Put a cap on it

Happening Issue 145 Dec, 2013
Text by Anubhuti Poudel

What are topis anyway? Are they a symbol of honor, a basic fabric of culture or an utterly exaggerated form of clothing

Each culture that’s proud of its existence has pieces of clothing with stories that go back into the past. A veil or a scarf. A meager hair pin or an exaggerated gown. When it comes to Nepal, there is nothing that can explain our history as clearly as the Nepali topi.

Nepali topi or Dhaka Topi has been adorning Nepali heads for generations. This unusually cut piece of clothing is a way of life for many older people. Even youngsters find it important to adopt a topi on formal occasions. Intrigued to know its history, I went to Ason, probably the only place where I could find answers.

Nirmal Tuladhar took over the shop of hats from his father in 1976 but it has been there in the same place since his grandfather’s time, for probably more than 75 years, making it one of the oldest Dhaka Topi shops in Nepal. “We had people from all over Nepal come here. At a time when it was difficult to find good quality topis, ours was probably the only one people trusted. Things have not changed much. We are still revered as the oldest topi shop in Nepal,” says Nirmal Tuladhar.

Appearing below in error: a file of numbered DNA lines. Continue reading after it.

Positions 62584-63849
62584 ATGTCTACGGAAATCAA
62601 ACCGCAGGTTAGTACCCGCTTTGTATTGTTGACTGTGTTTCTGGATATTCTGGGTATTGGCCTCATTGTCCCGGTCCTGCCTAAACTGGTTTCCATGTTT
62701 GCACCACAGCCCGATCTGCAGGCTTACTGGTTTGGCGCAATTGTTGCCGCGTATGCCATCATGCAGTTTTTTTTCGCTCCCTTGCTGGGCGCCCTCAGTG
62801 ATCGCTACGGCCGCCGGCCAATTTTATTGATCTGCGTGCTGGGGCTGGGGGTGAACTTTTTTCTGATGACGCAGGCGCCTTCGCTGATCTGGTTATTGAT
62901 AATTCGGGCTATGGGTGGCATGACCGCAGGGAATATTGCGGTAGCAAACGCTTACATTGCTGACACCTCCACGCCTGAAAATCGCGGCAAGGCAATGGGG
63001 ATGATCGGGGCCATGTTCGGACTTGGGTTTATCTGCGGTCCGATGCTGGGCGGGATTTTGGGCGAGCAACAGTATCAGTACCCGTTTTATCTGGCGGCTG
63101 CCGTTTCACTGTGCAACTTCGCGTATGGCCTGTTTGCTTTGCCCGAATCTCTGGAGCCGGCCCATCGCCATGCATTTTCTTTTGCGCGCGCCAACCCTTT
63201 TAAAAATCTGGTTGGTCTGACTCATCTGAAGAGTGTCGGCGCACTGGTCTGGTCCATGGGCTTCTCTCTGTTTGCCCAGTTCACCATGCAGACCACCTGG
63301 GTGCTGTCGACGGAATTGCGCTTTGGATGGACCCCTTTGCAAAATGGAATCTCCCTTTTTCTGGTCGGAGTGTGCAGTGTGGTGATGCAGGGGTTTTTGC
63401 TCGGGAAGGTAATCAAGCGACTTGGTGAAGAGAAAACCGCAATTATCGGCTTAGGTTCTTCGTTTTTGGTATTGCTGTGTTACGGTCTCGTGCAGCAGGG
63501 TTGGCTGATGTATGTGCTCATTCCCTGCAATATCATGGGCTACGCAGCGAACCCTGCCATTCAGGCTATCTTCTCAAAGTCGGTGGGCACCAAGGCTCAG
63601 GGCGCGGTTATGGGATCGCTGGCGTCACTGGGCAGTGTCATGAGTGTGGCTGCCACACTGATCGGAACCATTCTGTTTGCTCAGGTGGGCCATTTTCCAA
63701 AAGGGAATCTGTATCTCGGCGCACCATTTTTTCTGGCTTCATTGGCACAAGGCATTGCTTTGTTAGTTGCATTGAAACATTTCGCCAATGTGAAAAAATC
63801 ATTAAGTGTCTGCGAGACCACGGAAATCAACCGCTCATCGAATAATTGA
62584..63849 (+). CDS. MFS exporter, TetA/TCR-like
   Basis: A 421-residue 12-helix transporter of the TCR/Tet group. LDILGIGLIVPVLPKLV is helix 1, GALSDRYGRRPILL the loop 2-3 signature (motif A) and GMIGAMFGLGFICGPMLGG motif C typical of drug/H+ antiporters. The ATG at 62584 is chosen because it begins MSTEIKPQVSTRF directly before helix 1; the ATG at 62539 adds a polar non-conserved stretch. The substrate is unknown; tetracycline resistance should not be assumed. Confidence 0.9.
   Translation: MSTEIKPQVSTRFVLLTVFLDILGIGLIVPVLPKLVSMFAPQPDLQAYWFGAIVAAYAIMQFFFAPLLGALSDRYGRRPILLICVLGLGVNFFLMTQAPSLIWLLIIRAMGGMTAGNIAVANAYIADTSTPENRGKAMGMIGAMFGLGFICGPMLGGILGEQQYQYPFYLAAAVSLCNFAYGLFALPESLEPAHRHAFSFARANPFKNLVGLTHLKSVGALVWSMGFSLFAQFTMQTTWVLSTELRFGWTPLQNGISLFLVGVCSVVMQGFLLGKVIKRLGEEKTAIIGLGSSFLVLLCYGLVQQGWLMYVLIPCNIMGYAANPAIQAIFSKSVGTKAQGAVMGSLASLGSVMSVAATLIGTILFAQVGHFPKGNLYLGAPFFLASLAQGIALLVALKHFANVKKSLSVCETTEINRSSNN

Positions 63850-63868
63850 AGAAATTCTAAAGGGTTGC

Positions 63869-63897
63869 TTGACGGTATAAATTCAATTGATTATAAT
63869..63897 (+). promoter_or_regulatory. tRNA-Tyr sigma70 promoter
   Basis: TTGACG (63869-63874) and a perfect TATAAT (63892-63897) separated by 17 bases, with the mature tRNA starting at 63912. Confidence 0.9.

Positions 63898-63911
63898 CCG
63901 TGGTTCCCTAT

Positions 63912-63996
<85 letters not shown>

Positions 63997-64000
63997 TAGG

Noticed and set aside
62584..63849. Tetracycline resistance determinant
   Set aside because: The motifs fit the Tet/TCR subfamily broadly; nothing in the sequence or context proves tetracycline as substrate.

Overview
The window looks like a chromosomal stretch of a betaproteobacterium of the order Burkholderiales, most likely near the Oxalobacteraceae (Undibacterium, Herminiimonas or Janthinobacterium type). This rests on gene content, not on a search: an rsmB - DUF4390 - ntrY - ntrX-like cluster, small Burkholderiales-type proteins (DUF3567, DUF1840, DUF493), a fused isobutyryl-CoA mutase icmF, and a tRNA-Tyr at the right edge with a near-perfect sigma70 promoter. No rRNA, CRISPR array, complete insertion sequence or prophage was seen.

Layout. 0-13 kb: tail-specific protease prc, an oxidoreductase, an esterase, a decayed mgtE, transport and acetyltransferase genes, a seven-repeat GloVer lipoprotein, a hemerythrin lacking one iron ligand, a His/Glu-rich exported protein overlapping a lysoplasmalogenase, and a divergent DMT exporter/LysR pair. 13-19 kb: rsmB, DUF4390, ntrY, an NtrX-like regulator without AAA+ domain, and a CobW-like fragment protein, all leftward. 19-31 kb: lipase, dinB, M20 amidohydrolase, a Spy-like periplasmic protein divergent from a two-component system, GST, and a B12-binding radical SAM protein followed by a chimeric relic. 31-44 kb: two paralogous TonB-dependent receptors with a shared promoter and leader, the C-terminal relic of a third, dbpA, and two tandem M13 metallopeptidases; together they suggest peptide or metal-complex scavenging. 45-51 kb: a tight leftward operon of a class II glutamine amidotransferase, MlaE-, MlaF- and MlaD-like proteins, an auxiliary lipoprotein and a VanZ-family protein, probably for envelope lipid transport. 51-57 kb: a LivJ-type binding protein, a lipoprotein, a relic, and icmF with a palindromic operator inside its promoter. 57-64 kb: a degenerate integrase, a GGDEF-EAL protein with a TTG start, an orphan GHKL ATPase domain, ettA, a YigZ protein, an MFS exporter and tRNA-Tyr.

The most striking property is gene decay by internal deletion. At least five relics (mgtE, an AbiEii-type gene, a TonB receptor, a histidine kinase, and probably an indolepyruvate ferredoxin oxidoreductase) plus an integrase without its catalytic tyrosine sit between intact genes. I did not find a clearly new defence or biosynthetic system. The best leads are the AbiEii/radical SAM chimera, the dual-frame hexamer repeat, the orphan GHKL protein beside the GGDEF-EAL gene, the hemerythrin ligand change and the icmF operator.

Dhaka Topi got its name from the fabric that was imported from Dhaka in Bangladesh. Although these materials are no longer brought in from Dhaka, old shawls are still cut to make these topis that are appreciated for their rarity and history. “Dhaka Topis are expensive. They are rare and of very good quality. Only one in a million wear these,” says Nirmal Tuladhar, smiling.

The store itself has changed over the years and has adopted modern hats along with Nepali topis. But the highlight of the place still remains the Bhaktapur-made Bhadgaule topi and Dhaka Topi.

“Topis are strongly attached to our culture. My father gave them away for free when King Mahendra passed away. I still remember that day. Even something as simple as the way you wear a topi represents the status you have in society. Kings wore it in a more different manner than the common people. It is a huge part of our culture and the time that was,” shares Nirmal.

From stories of Kings’ demises to the actual interaction among people on the latest trends of Nepali topis, it wouldn’t be wrong to say that these hats have witnessed more events than any other form of clothing. “People from different political parties have different ways of wearing the topis as well. I have many who buy theirs from my place,” says Nirmal. His statement only apprises us about how our history is still being created as we speak. We can only hope this symbol of pride can shine on for a long time on the heads of the Nepalese.